Few aspects of maintenance have a greater bearing on your safety. These hints and tips should help you to stop faster.
Taking Care of your Brakes
Always ensure that the calliper mounting bolt is long
enough. The recessed Allen nut that secures the brake
calliper should have at least 8 mm of thread engaged
with the calliper mounting bolt. The recessed nut can be
obtained in various lengths as required.
Most brakes have a quick release system of some
description. Undoing it will provide greater tyre clearance
when removing the wheel. It can also be used
as an emergency ‘get me home’ solution if you get a
badly buckled wheel whilst out on a ride. With a calliper
mounted quick release, such as Shimano or SRAM, you
will have very poor brake performance when the quick
release is undone. Campagnolo’s brake lever mounted
quick release makes it difficult to grab the lever but still
provides reasonable stopping performance. Only ride
with the quick release undone if you absolutely have to
and test them first to see how much braking power has
Never attempt to cut cables with pliers or tin
snips—you will wind up with a ragged finish and curse
it when you jab your fingers on the frayed ends. Only use
proper bicycle cable cutters. They are designed for the
task and will last for many years.
Brakes rely on smooth cables to transmit your braking
effort through from the lever to the calliper. Good
quality cables have a teflon liner (in the centre of the
photo) that sits between the steel inner wire and the metal
part of the outer casing. When replacing old cables, you
should renew both the inner and outer cable. The friction
reducing liner on the outer cable wears with age and
should be replaced periodically to ensure good brake
Oil or lightweight grease can help to lower the friction
in your brake cables. Some bikes have ‘slotted cable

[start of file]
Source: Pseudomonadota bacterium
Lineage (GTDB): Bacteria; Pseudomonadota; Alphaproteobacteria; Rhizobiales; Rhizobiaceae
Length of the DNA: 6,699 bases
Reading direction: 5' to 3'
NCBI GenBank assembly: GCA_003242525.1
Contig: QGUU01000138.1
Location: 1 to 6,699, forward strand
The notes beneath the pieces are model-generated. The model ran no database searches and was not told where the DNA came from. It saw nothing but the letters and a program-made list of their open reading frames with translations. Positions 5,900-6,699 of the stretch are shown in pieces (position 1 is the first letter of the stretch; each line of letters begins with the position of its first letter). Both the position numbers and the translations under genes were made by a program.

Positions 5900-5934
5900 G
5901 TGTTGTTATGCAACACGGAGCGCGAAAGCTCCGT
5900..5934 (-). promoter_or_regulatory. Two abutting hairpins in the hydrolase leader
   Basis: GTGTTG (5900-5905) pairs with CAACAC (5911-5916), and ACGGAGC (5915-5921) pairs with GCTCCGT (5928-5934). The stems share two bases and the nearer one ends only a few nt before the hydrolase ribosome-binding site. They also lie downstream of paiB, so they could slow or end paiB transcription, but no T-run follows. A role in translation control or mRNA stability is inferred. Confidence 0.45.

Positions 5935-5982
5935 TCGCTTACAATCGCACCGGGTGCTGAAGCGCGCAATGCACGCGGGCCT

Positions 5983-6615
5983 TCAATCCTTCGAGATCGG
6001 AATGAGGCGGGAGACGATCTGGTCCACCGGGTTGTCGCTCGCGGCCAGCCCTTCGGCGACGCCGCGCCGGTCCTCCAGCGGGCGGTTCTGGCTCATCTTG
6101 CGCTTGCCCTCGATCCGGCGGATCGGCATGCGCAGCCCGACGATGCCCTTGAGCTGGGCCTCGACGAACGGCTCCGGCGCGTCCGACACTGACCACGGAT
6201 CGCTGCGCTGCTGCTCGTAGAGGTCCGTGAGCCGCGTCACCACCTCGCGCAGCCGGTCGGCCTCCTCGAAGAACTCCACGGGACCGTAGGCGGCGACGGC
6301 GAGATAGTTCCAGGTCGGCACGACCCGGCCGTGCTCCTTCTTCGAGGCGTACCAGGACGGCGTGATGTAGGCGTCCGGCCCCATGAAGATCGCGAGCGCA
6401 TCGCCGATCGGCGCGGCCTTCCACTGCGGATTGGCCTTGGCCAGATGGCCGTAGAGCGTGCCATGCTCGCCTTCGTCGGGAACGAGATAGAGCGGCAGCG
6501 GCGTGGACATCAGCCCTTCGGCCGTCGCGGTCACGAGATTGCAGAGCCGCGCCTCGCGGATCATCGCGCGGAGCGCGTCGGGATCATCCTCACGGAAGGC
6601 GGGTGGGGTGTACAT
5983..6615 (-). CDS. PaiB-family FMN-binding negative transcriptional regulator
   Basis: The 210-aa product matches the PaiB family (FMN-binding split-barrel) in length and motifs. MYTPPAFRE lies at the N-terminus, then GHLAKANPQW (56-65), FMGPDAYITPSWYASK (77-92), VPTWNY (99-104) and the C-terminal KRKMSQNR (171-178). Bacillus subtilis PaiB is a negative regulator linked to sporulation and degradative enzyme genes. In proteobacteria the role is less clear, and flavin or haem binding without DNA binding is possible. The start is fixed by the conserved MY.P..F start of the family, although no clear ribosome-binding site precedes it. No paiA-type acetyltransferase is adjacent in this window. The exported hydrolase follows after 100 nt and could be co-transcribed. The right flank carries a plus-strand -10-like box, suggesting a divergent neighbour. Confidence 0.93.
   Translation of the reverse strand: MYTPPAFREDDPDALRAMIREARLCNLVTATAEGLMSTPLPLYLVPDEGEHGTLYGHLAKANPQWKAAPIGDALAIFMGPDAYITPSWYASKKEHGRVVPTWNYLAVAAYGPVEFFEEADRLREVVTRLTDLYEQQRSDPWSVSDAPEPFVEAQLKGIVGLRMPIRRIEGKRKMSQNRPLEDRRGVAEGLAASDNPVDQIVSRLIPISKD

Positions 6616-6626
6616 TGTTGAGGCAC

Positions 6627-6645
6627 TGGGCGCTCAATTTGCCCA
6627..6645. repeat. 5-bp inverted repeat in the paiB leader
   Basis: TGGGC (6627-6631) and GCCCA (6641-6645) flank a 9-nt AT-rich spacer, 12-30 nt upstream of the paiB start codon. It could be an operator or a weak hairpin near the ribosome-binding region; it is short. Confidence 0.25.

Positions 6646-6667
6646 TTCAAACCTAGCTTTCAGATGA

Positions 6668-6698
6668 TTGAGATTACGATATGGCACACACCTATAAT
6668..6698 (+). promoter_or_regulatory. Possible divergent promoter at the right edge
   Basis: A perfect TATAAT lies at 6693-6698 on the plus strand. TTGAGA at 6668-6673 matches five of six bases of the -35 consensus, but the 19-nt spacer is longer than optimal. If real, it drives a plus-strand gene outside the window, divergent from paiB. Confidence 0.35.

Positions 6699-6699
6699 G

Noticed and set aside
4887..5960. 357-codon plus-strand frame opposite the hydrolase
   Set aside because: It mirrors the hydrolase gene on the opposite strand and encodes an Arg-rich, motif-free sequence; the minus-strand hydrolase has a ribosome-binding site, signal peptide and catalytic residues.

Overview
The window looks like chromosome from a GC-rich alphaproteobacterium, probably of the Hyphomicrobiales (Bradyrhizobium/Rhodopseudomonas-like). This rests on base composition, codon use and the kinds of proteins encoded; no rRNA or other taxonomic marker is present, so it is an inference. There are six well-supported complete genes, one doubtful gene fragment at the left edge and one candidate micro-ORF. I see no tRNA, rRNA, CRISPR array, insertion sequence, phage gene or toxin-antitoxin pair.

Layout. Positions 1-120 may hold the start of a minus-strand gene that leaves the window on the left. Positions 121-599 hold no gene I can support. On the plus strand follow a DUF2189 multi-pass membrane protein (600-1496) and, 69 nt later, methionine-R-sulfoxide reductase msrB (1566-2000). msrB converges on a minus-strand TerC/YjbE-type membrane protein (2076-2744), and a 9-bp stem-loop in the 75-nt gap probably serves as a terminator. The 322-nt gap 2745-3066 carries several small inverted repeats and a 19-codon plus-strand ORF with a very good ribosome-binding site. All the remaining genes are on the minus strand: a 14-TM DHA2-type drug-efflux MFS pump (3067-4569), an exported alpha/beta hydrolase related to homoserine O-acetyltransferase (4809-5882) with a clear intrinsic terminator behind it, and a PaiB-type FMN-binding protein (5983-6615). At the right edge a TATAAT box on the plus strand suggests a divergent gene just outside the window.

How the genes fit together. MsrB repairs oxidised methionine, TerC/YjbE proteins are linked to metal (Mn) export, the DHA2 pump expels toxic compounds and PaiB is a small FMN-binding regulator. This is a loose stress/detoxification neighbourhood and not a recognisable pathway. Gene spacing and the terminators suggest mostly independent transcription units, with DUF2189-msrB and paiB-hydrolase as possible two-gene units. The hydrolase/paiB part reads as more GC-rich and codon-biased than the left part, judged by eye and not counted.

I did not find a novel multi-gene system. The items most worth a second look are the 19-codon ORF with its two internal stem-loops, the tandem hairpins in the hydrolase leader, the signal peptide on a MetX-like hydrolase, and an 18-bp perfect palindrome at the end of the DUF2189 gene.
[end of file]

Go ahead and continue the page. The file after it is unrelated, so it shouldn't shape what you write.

guides’ which make this task much easier. Undo the
quick release and hold your brake pads in so they contact
the rim. This will slacken your cable tension and allow
you to slide the cable out through the slot in the frame
mounted guide. You can then slide the cable back and
lube it as required.
have been set and adjusted. Excessive lengths of inner
wire can contact your wheel if they are not cut down.
Crimp a cable end onto the inner wire to prevent it from
fraying and give your bike a tidy finish.
Heavy braking wears both pad material and the rim
surface. The residual mix of alloy and rubber dust can
form a glaze on the braking surface of your rims. This can
effect your brake performance. Occasional cleaning with
a solvent (methylated spirits) and some light emery paper
can rejuvenate the braking surface of your rims. Likewise
a gentle scrub of the rubber brake pad with sandpaper can
clean the glaze off. This does not apply to carbon. You
should not attack your carbon fibre rims with emery paper
These are designed to allow pad wear material and
moisture to escape the rim contact area whilst braking.
These grooves should also be used to gauge pad wear
(unless the pad has some other form of wear marker). It
is time to replace your pads when the friction material is
worn to the base of these grooves.